Compare And Contrast The Policies Of Nixon And Vietnam

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Honourable Peace. This was the strategy employed by President Nixon with regards to ending the war in Vietnam. Promising the U.S public of this ‘peace with honour’ ensured his victory in both the 1968 and 1972 presidential elections. Given that he was a resolute ‘hawk’ and known to be a ‘cold war warrior’ and in addition to America having ‘lost’ China to communism and not able to afford another large-scale setback, it was a surprising turn of events that Nixon became the first president to begin U.S withdrawal from Vietnam. ( ) When Nixon was elected president, Vietnam was causing great unrest in the domestic front and the political climate in the U.S was one of fierce division and antagonism between the ‘Hawks’ and the ‘Doves’. …show more content…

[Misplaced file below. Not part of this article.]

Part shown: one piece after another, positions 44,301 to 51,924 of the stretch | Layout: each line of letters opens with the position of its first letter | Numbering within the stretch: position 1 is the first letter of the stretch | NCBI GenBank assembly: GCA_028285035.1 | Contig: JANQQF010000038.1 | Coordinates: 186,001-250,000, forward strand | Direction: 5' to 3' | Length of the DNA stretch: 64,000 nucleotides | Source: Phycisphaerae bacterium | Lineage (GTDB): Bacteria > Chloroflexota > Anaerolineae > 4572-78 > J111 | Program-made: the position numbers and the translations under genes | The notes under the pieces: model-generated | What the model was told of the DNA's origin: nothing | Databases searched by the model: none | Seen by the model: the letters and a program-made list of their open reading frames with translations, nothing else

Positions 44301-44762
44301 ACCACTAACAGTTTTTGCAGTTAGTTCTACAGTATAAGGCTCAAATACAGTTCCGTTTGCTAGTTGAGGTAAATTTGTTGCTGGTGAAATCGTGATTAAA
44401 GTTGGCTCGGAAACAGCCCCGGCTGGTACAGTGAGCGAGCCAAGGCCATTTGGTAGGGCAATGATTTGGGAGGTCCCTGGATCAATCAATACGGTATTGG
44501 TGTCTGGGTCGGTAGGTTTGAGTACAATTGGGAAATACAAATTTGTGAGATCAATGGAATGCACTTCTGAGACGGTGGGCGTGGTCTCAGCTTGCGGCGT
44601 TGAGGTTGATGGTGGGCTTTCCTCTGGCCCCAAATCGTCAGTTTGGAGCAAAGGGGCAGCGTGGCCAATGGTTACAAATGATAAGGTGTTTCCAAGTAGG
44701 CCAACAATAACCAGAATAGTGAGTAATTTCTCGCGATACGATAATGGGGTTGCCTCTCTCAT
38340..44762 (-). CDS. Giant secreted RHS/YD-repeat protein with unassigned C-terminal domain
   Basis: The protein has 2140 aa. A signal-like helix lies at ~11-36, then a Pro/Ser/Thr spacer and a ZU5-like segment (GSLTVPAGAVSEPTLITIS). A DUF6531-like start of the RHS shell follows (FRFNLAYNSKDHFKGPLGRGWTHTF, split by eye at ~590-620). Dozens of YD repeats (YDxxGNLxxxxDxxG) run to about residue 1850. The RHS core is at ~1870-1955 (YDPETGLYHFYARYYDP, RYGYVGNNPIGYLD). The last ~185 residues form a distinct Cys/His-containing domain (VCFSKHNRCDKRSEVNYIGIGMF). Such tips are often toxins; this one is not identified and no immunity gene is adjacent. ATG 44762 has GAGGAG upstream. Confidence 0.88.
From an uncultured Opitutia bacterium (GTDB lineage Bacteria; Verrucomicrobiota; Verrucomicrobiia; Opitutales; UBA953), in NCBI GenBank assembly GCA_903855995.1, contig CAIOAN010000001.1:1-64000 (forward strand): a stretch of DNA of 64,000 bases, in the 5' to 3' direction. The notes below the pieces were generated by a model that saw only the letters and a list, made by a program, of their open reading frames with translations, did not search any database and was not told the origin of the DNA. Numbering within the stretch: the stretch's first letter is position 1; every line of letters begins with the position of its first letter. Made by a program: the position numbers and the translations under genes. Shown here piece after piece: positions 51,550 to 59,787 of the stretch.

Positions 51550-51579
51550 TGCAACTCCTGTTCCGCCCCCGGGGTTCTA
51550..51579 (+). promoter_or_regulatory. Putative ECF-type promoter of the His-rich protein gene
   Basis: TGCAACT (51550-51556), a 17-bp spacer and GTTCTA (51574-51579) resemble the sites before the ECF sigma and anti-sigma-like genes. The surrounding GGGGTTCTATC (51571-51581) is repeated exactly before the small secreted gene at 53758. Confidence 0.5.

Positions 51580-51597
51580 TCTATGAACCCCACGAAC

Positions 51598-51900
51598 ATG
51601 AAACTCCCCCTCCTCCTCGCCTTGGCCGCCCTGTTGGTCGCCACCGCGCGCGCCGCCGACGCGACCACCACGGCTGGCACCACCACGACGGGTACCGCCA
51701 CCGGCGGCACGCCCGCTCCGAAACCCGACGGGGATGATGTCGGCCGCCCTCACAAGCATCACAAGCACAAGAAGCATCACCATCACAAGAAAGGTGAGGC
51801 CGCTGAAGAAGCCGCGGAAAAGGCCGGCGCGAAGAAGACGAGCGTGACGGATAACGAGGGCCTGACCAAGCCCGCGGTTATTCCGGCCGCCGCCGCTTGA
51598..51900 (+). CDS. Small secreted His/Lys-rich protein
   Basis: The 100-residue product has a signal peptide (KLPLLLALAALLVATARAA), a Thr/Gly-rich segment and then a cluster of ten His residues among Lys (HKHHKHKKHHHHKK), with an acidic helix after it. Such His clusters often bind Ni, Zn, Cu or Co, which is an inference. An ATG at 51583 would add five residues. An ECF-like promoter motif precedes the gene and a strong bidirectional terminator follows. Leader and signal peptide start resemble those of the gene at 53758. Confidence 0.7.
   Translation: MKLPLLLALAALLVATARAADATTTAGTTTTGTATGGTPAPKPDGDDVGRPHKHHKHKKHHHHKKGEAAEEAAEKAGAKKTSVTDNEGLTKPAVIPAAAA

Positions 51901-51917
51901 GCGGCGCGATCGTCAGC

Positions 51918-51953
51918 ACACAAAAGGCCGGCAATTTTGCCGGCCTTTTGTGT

In order to facilitate a smooth U.S withdrawal or ‘honourable peace’, Nixon deployed a series of policies created to end the conflict while also attempting to maintain America’s position as an undefeatable world superpower. The first of these policies was the creation of the Nixon Doctrine. Crafted on the 25th of July 1969, the doctrine outlined significant changes in U.S foreign policy concerning Vietnam, the support provided to the South Vietnamese Army and U.S attitude towards its allies worldwide. No longer would America use its military to defend and fight for its allies. Each country allied to the U.S would be required to ensure their own military victories, specifically concerning the use of ground troops. In particular, while the U.S would still continue to train and economically support the South Vietnamese Army, Nixon would begin the proceedings for withdrawing the U.S troops present in South Vietnam. In 1969 there were 475,000 US troops serving in Vietnam but by the following year there were 344,600 and just two years later only 24,200 U.S troops remained in Vietnam (Class Notes, 2014). This drastic reduction in ground troops in only three years demonstrated the President’s resolve and commitment to his Doctrine and his desire to be known as the

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